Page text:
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3 comments   Listen   Print   article:331212:6::0
In the Media

article imageDown’s syndrome testing raises controversy

By Ajit Jha
Aug 21, 2012 in Health
While a new prenatal test for Down’s syndrome being marketed as Prena Test has hit several European markets, controversy continues to rage over whether it could lead to more abortions.
The product, manufactured by German life sciences company LifeCodex has already hit Germany and several other European markets. According to the company’s statement: The product “is targeted exclusively toward women in their 12th week of pregnancy and beyond who are at an increased risk” of delivering infants with Down’s Syndrome.
The product, manufactured by German life sciences company LifeCodex, has already hit Germany and several other European markets. According to the company’s statement: The product “is targeted exclusively toward women in their 12th week of pregnancy and beyond who are at an increased risk” of delivering infants with Down’s syndrome.
The test is designed to screen pregnant women’s blood samples for the presence of trisomy 21 or foetal Down’s syndrome and has attracted the attention of right groups concerned with abortions. Earlier in June this testing was object at the European Court of Human Rights by the international federation of Down’s syndrome organizations.
The federation, a grouping of 30 associations in 16 countries is vehemently opposed to foeticide, and wants the Strasbourg court to “recognise the human condition and protect the right to life of people with Down's syndrome and those handicapped.” However, Switzerland gave the test green light in July.
According to LifeCodex, their procedure is a "risk-free alternative to common invasive examination methods such as amniocentesis."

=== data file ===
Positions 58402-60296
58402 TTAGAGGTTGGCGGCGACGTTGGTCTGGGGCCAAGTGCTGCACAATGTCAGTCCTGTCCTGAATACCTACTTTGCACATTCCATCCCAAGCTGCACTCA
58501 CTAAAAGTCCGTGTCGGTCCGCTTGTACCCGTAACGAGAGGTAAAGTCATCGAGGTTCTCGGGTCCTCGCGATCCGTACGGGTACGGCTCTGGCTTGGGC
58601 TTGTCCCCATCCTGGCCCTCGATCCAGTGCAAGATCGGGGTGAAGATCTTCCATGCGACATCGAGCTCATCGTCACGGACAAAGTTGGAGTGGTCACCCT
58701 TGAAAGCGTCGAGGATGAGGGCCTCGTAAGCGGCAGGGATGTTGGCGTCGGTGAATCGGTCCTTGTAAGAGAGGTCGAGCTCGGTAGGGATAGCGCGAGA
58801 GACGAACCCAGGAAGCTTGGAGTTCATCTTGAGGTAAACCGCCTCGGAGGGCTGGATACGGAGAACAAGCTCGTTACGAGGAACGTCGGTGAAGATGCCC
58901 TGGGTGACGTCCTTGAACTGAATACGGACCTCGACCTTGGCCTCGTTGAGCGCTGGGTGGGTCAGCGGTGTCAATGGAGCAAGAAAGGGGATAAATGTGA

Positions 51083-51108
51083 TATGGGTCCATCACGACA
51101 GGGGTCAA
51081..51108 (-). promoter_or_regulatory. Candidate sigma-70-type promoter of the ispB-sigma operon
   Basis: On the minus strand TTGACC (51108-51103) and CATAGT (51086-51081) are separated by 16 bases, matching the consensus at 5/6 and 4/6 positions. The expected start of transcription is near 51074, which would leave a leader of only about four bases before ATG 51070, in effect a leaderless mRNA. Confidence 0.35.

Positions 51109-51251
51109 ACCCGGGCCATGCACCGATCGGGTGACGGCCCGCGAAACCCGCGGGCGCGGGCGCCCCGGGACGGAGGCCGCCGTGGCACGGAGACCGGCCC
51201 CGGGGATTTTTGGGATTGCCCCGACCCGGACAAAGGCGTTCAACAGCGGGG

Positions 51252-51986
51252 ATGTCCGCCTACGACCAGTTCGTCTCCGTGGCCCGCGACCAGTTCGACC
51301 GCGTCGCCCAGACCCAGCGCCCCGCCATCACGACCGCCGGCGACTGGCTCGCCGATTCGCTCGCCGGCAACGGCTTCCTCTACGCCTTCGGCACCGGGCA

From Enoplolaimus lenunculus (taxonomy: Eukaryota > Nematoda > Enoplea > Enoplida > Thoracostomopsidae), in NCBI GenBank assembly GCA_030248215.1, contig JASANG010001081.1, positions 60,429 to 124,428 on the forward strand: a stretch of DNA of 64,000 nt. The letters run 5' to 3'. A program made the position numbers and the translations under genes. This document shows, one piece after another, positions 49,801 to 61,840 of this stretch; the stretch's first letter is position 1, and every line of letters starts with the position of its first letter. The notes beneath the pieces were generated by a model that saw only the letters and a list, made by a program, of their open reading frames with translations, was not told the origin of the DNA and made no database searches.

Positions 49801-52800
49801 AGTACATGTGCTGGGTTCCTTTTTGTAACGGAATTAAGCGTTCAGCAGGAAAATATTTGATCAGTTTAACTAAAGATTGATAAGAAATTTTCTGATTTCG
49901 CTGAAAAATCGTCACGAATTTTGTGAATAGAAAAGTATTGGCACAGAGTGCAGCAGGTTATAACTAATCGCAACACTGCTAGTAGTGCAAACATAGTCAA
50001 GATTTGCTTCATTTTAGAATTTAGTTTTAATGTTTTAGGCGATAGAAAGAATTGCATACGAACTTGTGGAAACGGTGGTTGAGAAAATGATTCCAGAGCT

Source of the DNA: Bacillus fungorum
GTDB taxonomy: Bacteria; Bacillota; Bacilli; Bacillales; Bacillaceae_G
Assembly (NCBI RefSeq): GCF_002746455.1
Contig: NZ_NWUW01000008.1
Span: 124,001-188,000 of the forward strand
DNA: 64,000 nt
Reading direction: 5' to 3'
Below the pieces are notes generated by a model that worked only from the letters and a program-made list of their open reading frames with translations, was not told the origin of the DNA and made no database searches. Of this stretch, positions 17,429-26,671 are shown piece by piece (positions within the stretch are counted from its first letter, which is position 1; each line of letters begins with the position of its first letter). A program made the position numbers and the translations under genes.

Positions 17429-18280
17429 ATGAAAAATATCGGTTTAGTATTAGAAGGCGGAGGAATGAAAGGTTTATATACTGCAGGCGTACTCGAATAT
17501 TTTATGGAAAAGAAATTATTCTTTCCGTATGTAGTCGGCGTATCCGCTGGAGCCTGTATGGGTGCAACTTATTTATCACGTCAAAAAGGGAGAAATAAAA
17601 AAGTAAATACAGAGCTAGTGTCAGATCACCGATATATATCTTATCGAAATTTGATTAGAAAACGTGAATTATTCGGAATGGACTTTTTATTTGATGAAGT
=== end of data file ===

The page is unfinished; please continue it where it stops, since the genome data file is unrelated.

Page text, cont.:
Apart from Germany and Switzerland, the test is currently also available in Austria and Liechtenstein.
Down’s syndrome is an abnormality that affects one in 800 babies born in the U.S. It is caused by an extra chromosome for a total of 47 instead of 46 chromosomes. Although no one knows the cause of DS, what is known is that infants born to women over 30 or 35 are at an increased risk and by the age 40, the risk increases by 1 to 100.
Currently, two types of tests for DS are available – screening tests and diagnostic tests. Screening tests inform the chances of a woman to have a baby with DS. The test is not conclusive but it helps a woman decide whether to or not to go for a diagnostic tests such as CVS and amniocentesis. Diagnostic tests, however, give a definitive result but they also carry a slight risk of miscarriage.
As against the diagnostic tests, the new prenatal test, known as the prena test, is a risk-free alternative which explains their huge popularity growing by the day but raising the concerns of the rights group at the same time.
article:331212:6::0
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